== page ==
On September 8, the Fifth Annual Conference of the ACSI in conjunction with a book launch by Fudan University was held in University College Dublin (UCD).
With a theme of “New Economic Growth Engine for China and Ireland”, it was held jointly by the UCD Confucius Institute for Ireland, the School of Economics in Fudan University, the Institute of International and European Affairs and the Institute for International Integration Studies in Trinity College Dublin. More than 50 experts and scholars from UCD, Fudan University, Trinity College Dublin, Dublin Institute of Technology and University of Gothenburg exchanged views on the big issues in economics today, and had enthusiastic and productive discussions on the theme.
Pic 1: Experts and scholars discussing the themes of the day.
Professor Liming Wang, chairman of the ACSI and director of the UCD Confucius Institute for Ireland, kicked off the proceedings with his welcome address. Next, Professor Wing Thye Woo from the School of Economics in Fudan University made a brief introduction to the new book A New Economic Growth Engine for China: Confronting the Limits of Doing More of the Same, and presented a report named “The Major Types of Middle-income Trap That Threaten China”, which analyzed the main contradictions faced by China in its current economic development and the strategies to help solve them. Then, on the theme of the conference, Professor Louis Brennan from Trinity College Dublin, Professor Leo Goodstadt from Trinity College Dublin and University of Hong Kong, Professor Liming Wang from UCD and Professor Wing Thye Woo and Ming Lu from Fudan University all expressed their own opinions about whether China needed a new economic growth engine.
Pic 2: Dr. Liming Wang, chairman of the ACSI and director of the UCD Confucius Institute for Ireland, giving a welcoming address.
After the panel discussion, presentations on different topics began. In this part of the conference, Professor Mary Lee Rhodes from Trinity College Dublin presented her paper named “Smart Cities, Smarter Citizens”; Professor Jin Feng and Lixin He from Fudan University presented research on the reform of China’s public pension system and its positive influence on coping effectively with aging, urbanization and globalization; Professor James Stewart from Trinity College Dublin reported on “Current Issues in the Irish Pension System” in response; Professor Jinghai Zheng from University of Gothenburg made a presentation called “China’s Rise as a New Paradigm in the World Economy: Preliminaries”; Professor candidate Jian Ke proposed a remarkable new approach to the analysis on information asymmetry in the Chinese stock market; Professor Ming Lu from Fudan University talked about the way to ensuring efficiency and equality in China’s urbanization and regional development strategy; Professor Patrick Paul Walsh from UCD shared his research results of optimal transition paths and globalization; Professor Leo Goodstadt from Trinity College Dublin and University of Hong Kong made a profound analysis of the conflict between local autonomy, national interest and financial reforms in the process of China’s economic reform; and Professor Yan Zhang from Fudan University tried to unravel the gridlock on fiscal reform in China by analyzing government, market and central-local relations.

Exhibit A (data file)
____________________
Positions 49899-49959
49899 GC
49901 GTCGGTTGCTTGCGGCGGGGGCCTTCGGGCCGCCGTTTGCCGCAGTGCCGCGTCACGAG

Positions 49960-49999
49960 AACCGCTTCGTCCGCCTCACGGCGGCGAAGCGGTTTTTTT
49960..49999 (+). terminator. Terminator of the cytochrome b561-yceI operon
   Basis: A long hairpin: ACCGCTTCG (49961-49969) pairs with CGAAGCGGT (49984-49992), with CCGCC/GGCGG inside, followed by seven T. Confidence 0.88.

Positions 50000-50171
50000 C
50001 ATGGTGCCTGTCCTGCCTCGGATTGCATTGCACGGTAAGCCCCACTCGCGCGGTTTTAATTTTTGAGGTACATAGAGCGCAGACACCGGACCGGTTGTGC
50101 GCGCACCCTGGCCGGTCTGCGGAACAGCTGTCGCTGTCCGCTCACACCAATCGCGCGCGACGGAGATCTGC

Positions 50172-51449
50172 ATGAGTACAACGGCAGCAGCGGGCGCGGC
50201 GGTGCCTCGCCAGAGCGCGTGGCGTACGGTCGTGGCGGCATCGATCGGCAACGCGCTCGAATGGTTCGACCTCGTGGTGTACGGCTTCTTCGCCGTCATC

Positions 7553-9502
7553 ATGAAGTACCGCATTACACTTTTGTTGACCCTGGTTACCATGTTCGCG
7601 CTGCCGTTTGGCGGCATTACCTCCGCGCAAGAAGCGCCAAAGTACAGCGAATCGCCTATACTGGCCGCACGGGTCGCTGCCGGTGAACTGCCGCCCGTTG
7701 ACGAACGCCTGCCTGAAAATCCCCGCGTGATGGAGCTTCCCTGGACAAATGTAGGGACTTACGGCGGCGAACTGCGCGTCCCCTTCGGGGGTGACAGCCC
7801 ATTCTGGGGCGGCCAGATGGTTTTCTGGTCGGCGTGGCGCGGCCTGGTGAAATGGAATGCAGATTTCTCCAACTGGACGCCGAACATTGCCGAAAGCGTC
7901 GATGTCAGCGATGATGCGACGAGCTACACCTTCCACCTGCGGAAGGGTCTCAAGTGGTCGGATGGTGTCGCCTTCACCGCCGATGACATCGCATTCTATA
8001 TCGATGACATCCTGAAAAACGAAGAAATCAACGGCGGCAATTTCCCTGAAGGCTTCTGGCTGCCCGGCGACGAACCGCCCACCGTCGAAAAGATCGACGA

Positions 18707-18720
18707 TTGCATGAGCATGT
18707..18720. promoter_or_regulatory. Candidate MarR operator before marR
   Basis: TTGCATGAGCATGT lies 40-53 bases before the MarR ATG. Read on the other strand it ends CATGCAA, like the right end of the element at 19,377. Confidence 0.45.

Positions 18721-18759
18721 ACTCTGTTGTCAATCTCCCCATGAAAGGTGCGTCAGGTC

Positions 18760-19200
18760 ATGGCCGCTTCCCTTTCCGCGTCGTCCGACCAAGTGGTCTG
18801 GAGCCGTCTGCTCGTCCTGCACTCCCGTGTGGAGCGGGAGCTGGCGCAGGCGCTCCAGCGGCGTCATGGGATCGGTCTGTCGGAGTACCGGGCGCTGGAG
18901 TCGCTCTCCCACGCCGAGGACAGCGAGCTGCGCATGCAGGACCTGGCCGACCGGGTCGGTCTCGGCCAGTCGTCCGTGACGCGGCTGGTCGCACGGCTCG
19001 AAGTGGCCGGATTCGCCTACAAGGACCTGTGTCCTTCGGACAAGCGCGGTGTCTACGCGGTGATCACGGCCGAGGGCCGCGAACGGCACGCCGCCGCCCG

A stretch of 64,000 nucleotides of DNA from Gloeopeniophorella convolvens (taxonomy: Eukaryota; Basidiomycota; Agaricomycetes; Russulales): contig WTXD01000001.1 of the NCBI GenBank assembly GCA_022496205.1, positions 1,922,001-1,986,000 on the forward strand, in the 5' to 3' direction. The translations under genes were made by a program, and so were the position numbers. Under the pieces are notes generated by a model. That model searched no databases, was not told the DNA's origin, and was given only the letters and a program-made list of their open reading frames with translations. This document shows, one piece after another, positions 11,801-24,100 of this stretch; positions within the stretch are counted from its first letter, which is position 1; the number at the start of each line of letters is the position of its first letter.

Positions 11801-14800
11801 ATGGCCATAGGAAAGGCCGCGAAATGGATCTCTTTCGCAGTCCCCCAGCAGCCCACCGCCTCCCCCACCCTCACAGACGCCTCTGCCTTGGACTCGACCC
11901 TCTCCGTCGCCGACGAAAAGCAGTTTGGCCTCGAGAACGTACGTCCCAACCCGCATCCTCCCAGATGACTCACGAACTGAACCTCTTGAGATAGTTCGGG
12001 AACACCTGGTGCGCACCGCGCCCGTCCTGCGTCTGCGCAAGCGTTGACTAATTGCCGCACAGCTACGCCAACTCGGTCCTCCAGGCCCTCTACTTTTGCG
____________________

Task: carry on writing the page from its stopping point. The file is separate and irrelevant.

All the speakers presented their own viewpoints and answered questions from other experts and scholars during the one-day conference. Their discussions and exchanges on these fundamental and critical themes created a very passionate atmosphere.
Founded in 2006, the Association for Chinese Studies in Ireland (ACSI) is devoted to academic communication and cooperation between China and Ireland on diverse fields such as politics, economics and culture. It has made a very valuable contribution to the development of the bilateral relationship, and is becoming a brand and a prestigious platform for such vital discussions and exchanges between Ireland and China in the